They are fairly well established at birth and are involved in basic reflexes & sensory processing as well as essential biological functions as digestion, elimination, and respiration.
Identify the role of the cortex through development.
The neural changes in the cortex are most closely linked to sensation, motor responses, thinking, planning, and problem solving which continue to take place well after birth. Regions associated with sensory & motor function tend to be the earliest to mature. While the frontal cortex, the region most directly involved with higher levels of cognition, tend to be among the latest.
What are the roles of neurons during the prenatal & postnatal periods?
Neurons increase in number with development. Neuron producion begins near the end of the 1st month of prenatal development and most is completed by the 6th month. Postnatally, neuron differentiation(process of enlarging, forming synapses with other neurons, & beginning to function) florishes, & contributes to the increase in brain size. Evidence exists indicating that neuron production continues well into adulthood.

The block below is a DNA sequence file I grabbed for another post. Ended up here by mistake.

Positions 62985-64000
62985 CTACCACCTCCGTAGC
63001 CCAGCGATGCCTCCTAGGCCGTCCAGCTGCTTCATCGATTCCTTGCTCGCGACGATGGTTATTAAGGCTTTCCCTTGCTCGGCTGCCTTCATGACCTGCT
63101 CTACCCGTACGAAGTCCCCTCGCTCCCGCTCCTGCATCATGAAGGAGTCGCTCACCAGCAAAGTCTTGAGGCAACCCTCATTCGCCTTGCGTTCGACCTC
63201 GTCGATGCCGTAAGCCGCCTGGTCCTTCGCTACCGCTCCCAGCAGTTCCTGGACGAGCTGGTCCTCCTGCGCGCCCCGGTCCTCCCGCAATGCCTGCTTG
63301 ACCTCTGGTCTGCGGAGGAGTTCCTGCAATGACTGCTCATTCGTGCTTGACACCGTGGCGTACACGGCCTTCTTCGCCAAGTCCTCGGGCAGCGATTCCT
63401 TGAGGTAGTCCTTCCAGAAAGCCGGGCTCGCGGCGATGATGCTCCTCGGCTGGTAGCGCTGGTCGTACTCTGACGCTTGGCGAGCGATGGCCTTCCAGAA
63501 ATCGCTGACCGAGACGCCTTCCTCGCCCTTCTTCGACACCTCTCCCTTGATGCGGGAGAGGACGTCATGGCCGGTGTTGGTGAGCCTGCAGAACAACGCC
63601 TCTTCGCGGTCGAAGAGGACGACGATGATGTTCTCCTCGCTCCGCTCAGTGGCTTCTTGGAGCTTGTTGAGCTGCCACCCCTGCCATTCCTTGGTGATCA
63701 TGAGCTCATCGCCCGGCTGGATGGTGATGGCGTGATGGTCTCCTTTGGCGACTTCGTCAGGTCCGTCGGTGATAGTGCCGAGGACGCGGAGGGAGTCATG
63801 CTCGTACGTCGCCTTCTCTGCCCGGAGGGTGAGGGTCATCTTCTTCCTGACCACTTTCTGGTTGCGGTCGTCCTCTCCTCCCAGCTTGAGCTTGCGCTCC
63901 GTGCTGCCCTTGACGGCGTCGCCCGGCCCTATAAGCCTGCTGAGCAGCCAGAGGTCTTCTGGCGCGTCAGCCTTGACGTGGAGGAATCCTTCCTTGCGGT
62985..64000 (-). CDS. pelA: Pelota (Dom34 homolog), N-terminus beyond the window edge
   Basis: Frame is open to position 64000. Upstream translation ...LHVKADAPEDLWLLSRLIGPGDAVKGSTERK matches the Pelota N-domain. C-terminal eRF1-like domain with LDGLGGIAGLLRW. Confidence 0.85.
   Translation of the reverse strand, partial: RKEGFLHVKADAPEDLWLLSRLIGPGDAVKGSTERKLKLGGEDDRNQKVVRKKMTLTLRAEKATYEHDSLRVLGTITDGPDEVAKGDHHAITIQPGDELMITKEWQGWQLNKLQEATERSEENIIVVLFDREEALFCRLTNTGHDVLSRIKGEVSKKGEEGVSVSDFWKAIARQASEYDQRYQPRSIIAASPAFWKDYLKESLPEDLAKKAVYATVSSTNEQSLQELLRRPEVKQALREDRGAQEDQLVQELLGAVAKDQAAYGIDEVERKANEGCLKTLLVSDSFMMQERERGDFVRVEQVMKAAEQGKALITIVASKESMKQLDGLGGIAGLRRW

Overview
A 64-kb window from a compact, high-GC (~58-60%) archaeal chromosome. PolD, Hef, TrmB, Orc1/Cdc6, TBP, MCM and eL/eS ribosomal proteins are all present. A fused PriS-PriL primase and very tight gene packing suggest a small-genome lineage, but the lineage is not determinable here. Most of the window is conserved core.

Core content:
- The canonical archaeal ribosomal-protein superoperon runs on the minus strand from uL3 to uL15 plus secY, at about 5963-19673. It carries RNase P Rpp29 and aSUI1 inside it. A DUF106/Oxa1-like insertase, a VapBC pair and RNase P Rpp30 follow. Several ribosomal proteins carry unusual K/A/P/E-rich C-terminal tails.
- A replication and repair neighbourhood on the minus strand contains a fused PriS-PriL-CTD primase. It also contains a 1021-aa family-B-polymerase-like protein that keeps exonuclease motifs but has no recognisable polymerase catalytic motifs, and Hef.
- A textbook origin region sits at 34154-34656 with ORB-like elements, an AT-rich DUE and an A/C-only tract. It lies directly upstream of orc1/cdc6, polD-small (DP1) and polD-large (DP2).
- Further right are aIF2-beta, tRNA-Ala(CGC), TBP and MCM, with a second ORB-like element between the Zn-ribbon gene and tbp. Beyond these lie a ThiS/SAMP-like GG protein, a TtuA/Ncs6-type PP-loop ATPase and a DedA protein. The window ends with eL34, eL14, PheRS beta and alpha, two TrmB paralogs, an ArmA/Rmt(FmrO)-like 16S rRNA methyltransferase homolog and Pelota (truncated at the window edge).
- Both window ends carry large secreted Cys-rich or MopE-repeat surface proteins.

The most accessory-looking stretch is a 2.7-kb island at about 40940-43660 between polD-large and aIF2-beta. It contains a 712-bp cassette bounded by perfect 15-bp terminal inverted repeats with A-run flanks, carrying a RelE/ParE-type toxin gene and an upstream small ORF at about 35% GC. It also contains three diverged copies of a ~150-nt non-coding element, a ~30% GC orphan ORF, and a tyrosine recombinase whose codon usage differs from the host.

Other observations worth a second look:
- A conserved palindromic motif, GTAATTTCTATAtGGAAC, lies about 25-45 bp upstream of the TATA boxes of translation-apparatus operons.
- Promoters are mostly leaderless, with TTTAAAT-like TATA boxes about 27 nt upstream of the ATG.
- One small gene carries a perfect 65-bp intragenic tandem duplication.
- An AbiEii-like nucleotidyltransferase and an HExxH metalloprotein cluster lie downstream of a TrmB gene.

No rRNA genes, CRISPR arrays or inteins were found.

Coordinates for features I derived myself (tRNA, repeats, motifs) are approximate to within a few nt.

What is the role of the hypothalamus in regulating growth & how does it work?
The hypothalamus is believed to contain the genetic code for growth & to play a regulatory role in growth. It READS genes & DNA that code while the pituitary gland creates hormones.
What is the importance of nutrition & health on physical growth & development?
Infant malnutrition can cause brains to develop abnormall, no body reserves to protect from disease, marasmus (disease in which groeth stops, body tissues waste away & death occurs), and kwashiorkor (condition after age when one child's body swells with water).